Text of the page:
a)   all significant deficiencies in the design or operation of internal
          controls which could adversely affect the registrant's ability to
          record, process, summarize and report financial data and have
          identified for the registrant's auditors any material weaknesses in
          internal controls; and

     b)   any fraud, whether or not material, that involves management or other
          employees who have a significant role in the registrant's internal
          controls; and

                                       37

<PAGE>


6.   The registrant's other certifying officers and I have indicated in this
     annual report whether or not there were significant changes in internal
     controls or in other factors that could significantly affect internal
     controls subsequent to the date of our most recent evaluation, including
     any corrective actions with regard to significant deficiencies and material
     weaknesses.


Date:  March 28, 2003


                                            \s\ Curt S. Culver          
                                            -----------------------------------
                                            Curt S. Culver
                                            Chief Executive Officer




                                       38

<PAGE>


I, J. Michael Lauer, certify that:

1.   I have reviewed this annual report on Form 10-K of MGIC Investment
     Corporation ("the registrant").

2.   Based on my knowledge, this annual report does not contain any untrue
     statement of a material fact or omit to state a material fact necessary to
     make the statements made, in light of the circumstances under which such
     statements were made, not misleading with respect to the period covered by
     this annual report;

3.   Based on my knowledge, the financial statements, and other financial
     information included in this annual report, fairly present in all material
     respects the financial condition, results of operations and cash flows of
     the registrant as of, and for, the periods presented in this annual report;

4.   The registrant's other certifying officers and I are responsible for
     establishing and maintaining disclosure controls and procedures (as defined
     in Exchange Act Rules 13a-14 and 15d -14) for the registrant and we have:

     a)   designed such disclosure controls and procedures to ensure that
          material information relating to the registrant, including its
          consolidated subsidiaries, is made known to us by others within those
          entities, particularly during the period in which this annual report
          is being prepared;

     b)   evaluated the effectiveness of the registrant's disclosure controls
          and procedures as of a date within 90 days prior to the filing date of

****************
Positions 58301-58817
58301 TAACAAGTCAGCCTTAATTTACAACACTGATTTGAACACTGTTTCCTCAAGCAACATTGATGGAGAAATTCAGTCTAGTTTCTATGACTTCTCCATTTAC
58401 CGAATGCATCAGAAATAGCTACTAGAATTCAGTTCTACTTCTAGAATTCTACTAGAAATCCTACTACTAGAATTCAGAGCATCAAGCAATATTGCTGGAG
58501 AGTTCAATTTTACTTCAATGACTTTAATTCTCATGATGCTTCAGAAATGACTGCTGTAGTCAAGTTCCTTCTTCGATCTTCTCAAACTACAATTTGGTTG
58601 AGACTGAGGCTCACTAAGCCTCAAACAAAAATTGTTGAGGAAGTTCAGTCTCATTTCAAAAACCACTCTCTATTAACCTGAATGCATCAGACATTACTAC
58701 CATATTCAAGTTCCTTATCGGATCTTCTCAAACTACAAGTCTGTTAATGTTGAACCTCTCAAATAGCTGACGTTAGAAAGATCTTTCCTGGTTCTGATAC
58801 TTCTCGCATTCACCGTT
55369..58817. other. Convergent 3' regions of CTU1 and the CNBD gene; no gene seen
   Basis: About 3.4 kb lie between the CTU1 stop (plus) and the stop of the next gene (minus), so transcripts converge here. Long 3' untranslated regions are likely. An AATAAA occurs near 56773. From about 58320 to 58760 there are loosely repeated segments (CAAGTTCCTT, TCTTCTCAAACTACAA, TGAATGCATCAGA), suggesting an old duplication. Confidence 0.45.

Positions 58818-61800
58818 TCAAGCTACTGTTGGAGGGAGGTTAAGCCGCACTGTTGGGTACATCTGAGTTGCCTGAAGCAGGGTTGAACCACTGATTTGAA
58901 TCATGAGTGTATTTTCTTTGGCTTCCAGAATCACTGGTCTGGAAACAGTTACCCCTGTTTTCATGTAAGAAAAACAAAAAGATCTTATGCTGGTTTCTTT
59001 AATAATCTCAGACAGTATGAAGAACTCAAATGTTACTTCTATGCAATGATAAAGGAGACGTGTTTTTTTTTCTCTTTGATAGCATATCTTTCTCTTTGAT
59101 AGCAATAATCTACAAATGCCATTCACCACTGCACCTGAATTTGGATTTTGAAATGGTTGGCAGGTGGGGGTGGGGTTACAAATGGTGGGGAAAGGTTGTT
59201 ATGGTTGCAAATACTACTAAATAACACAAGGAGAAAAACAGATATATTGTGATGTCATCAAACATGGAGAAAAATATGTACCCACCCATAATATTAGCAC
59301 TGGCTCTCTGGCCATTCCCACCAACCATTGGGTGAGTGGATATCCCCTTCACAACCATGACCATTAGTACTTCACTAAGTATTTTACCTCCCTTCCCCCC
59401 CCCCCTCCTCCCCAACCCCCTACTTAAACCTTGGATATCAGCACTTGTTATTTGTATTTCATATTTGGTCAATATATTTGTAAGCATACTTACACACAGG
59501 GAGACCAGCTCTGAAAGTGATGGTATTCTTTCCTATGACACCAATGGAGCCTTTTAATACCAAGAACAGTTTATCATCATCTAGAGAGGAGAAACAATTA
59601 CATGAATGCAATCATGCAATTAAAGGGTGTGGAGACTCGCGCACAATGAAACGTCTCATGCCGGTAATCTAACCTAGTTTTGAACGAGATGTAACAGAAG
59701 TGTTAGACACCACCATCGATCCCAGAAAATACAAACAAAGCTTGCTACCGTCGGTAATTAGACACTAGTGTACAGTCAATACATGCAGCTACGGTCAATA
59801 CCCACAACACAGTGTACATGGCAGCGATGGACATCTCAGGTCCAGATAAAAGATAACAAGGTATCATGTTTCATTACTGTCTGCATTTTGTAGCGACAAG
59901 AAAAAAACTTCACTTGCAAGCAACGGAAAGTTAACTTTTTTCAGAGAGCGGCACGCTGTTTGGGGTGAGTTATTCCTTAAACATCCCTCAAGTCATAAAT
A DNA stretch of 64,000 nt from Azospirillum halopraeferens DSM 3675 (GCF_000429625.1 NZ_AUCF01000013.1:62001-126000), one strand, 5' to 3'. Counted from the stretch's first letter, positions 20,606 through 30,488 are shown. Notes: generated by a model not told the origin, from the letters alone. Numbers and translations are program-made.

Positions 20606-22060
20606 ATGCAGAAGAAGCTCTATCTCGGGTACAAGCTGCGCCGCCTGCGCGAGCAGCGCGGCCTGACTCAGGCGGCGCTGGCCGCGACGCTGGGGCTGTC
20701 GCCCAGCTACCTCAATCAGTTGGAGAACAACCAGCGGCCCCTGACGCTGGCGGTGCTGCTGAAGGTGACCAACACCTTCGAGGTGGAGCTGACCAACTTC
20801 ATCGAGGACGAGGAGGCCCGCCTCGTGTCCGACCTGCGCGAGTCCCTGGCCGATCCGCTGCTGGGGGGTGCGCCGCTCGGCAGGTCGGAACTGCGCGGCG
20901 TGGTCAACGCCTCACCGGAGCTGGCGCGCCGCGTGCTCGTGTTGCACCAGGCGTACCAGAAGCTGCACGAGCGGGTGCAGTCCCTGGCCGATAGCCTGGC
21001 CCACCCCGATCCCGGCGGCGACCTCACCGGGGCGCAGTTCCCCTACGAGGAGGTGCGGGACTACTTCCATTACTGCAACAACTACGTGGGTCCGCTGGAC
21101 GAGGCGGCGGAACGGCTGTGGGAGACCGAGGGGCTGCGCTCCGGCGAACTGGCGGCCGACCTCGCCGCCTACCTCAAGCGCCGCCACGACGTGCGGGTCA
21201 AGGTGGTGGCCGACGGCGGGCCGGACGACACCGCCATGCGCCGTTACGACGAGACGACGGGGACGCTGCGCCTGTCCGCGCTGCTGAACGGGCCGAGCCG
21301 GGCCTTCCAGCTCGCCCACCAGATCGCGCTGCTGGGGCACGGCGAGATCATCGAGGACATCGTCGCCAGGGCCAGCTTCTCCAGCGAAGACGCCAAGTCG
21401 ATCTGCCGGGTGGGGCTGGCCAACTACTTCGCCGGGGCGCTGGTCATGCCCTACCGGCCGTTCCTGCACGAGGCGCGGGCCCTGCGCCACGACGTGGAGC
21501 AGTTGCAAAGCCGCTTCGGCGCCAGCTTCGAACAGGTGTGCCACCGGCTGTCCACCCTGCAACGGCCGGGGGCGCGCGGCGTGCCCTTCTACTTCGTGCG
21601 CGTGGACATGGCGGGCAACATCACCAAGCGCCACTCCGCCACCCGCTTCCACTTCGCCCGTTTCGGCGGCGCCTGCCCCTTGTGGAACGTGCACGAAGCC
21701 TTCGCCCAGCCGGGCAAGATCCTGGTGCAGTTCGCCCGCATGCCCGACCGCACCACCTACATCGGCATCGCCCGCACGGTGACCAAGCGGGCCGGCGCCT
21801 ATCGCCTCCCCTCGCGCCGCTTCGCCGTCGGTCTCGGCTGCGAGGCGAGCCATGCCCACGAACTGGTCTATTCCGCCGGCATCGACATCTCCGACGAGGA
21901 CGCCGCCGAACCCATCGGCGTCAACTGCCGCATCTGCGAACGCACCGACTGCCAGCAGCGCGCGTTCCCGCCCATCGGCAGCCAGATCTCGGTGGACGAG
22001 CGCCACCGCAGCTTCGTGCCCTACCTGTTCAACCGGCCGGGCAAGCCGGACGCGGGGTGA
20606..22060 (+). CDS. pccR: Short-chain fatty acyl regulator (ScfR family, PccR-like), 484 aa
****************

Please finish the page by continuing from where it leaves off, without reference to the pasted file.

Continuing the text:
this annual report (the "Evaluation Date"); and

     c)   presented in this annual report our conclusions about the
          effectiveness of the disclosure controls and procedures based on our
          evaluation as of the Evaluation Date;

5.   The registrant's other certifying officers and I have disclosed, based on
     our most recent evaluation, to the registrant's auditors and the audit
     committee of registrant's board of directors:

     a)   all significant deficiencies in the design or operation of internal
          controls which could adversely affect the registrant's ability to
          record, process, summarize and report financial data and have
          identified for the registrant's auditors any material weaknesses in
          internal controls; and

     b)   any fraud, whether or not material, that involves management or other
          employees who have a significant role in the registrant's internal
          controls; and


                                       39

<PAGE>


6.   The registrant's other certifying officers and I have indicated in this
     annual report whether or not there were significant changes in internal
     controls or in other factors that could significantly affect internal
     controls subsequent to the date of our most recent evaluation, including
     any corrective actions with regard to significant deficiencies and material
     weaknesses.


Date:  March 28, 2003

                                            \s\ J. Michael Lauer             
                                            -----------------------------------
                                            J. Michael Lauer
                                            Chief Financial Office



                                       40

<PAGE>



                      Report of Independent Accountants on
                          Financial Statement Schedules


To the Board of Directors